“The five tracks of ‘New Brutalism’ are a product of their Northern environment, making pointed reference to the kind of deep-rooted rave heritage documented in Mark Leckey’s ‘Fiorucci Made Me Hardcore’ soundtrack through a prism of angular, vulnerable club music. Conceptually, it adopts a similar perspective on British nightlife to Burial or Lee Gamble, surveying the ‘floor as if during an out-of-body experience or through closed eyes from a corner of the club at 5am.” (Modern Love)
Hope the UK will survive though.
Mohammad is the project of Coti K, ILIOS and Nikos Veliotis, working on the principles of inter-modulation between electronic and acoustic sources using contrabass, oscillators and cello. Mohammad are also the best thing that happened to the Greek music scene these last years. As much as last year’s brilliant ‘Som Sakrifis’ (released on PAN) was praised around the world, ‘Zo Rèl Do’ was just as much neglected and overlooked this year.
Highly inspired by traditional Greek music, religious overtones and dissonant patterns, Mohammad’s forth full length album is the first volume of a trilogy that explores the sounds of the geographical area between 34°Ν-42°Ν and 19°Ε-29°Ε. In this new adventure they further enrich their monolithic, resonant and deep-dark melodic sound with rhythmic shreds, seismic vibrations that echoes past and future rituals. The second volume ‘Lamnè Gastama’ was released in October, while the last part will see the light early next year. Something worth looking forward to.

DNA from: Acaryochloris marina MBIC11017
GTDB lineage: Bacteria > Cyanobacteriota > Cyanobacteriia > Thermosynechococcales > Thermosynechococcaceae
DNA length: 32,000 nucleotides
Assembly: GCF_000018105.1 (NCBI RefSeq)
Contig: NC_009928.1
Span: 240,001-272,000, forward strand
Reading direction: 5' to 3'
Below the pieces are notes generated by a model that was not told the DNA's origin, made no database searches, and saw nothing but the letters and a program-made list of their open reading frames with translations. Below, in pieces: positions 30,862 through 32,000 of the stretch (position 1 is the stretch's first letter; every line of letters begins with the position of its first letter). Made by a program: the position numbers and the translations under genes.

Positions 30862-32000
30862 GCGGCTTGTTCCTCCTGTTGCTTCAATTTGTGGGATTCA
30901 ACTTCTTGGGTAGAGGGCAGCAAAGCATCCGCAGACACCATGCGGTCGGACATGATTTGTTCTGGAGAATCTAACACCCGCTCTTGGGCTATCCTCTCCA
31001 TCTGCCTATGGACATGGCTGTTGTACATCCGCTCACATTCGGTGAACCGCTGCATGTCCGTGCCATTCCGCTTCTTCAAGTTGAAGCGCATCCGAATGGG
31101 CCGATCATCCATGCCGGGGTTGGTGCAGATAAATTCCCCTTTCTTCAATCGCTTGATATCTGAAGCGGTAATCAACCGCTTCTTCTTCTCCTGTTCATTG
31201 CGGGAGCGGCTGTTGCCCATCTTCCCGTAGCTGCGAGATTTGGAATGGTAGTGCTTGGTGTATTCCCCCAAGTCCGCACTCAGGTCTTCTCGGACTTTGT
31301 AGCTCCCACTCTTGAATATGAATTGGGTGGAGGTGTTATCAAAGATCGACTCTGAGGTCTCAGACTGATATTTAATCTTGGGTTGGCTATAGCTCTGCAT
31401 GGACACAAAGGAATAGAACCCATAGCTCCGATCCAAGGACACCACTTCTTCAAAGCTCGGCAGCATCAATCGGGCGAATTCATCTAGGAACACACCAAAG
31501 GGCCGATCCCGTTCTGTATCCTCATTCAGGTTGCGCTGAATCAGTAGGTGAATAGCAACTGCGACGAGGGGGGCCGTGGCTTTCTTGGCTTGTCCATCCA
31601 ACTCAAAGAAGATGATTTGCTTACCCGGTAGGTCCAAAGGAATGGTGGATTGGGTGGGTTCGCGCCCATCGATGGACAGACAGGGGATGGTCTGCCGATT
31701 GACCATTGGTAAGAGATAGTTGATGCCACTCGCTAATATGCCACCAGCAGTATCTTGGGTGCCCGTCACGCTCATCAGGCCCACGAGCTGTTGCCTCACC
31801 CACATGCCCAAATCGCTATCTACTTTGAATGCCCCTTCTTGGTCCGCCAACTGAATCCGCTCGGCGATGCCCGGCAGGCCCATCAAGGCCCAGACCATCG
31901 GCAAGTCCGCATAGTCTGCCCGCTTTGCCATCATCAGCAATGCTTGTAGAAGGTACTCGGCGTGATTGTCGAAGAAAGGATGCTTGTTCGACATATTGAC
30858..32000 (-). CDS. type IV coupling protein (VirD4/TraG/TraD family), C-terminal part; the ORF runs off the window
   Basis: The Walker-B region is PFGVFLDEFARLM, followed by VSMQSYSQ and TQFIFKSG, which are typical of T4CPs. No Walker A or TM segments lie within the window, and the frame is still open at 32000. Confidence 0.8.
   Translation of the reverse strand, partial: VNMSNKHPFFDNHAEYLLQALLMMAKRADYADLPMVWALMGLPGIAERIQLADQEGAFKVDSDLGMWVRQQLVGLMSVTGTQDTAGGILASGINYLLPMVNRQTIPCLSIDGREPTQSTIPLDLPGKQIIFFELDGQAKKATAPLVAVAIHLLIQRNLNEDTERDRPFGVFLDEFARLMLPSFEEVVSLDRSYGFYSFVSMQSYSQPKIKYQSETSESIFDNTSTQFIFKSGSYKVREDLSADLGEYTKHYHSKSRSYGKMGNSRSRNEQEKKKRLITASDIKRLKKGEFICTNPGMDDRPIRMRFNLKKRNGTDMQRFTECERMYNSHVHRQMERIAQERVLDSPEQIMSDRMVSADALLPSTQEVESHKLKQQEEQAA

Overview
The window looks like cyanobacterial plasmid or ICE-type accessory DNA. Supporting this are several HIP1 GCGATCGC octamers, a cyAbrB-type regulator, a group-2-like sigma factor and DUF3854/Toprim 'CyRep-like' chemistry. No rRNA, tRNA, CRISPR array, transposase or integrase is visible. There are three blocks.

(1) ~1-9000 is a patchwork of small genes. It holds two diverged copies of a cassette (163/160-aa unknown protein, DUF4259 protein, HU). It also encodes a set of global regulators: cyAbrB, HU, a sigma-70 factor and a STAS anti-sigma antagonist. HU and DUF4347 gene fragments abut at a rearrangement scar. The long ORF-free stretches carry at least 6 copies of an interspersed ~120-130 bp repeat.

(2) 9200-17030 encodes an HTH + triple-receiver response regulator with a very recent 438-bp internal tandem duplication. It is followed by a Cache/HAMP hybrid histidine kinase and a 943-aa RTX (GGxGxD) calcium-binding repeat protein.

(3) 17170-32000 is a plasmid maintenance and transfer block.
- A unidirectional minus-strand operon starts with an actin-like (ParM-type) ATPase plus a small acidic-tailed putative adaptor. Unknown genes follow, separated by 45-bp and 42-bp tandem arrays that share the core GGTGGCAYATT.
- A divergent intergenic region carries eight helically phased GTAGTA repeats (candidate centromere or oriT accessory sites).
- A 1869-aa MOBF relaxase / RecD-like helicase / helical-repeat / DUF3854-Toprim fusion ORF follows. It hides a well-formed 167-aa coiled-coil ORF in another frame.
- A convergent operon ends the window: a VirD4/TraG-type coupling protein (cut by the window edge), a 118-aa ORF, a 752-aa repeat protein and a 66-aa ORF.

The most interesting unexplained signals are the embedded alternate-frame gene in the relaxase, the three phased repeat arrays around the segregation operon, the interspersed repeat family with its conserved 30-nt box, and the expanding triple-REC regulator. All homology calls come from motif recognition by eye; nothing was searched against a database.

Lumisokea is a Belgian-Italian duo consisting of Koenraad Ecker and Andrea Taeggi. Their music is highly physical and rich in texture, using both acoustic (cello, prepared piano) as well as analog hardware to create a dark and introspective listening experience. Their influences range from dub to noise, bassmusic, techno, musique concrète and contemporary classical music, while remaining focused on the key elements in their music: to induce trance-like states, to move bodies and to emphasize the tactile qualities of sound.
Their second release on Stephen Bishop’s Opal Tapes lives up to all expectations, delivering an even deeper understanding of how the ideal mixture of noise and techno should sound like. The term ‘apophenia’ originally denotes the experience of seeing patterns or connections in random or meaningless data, and this is exactly what this record is about. Once you found the patterns in Lumisokea’s chaotic imaginarium, it’s going to turn into a rather comfortable place to live in.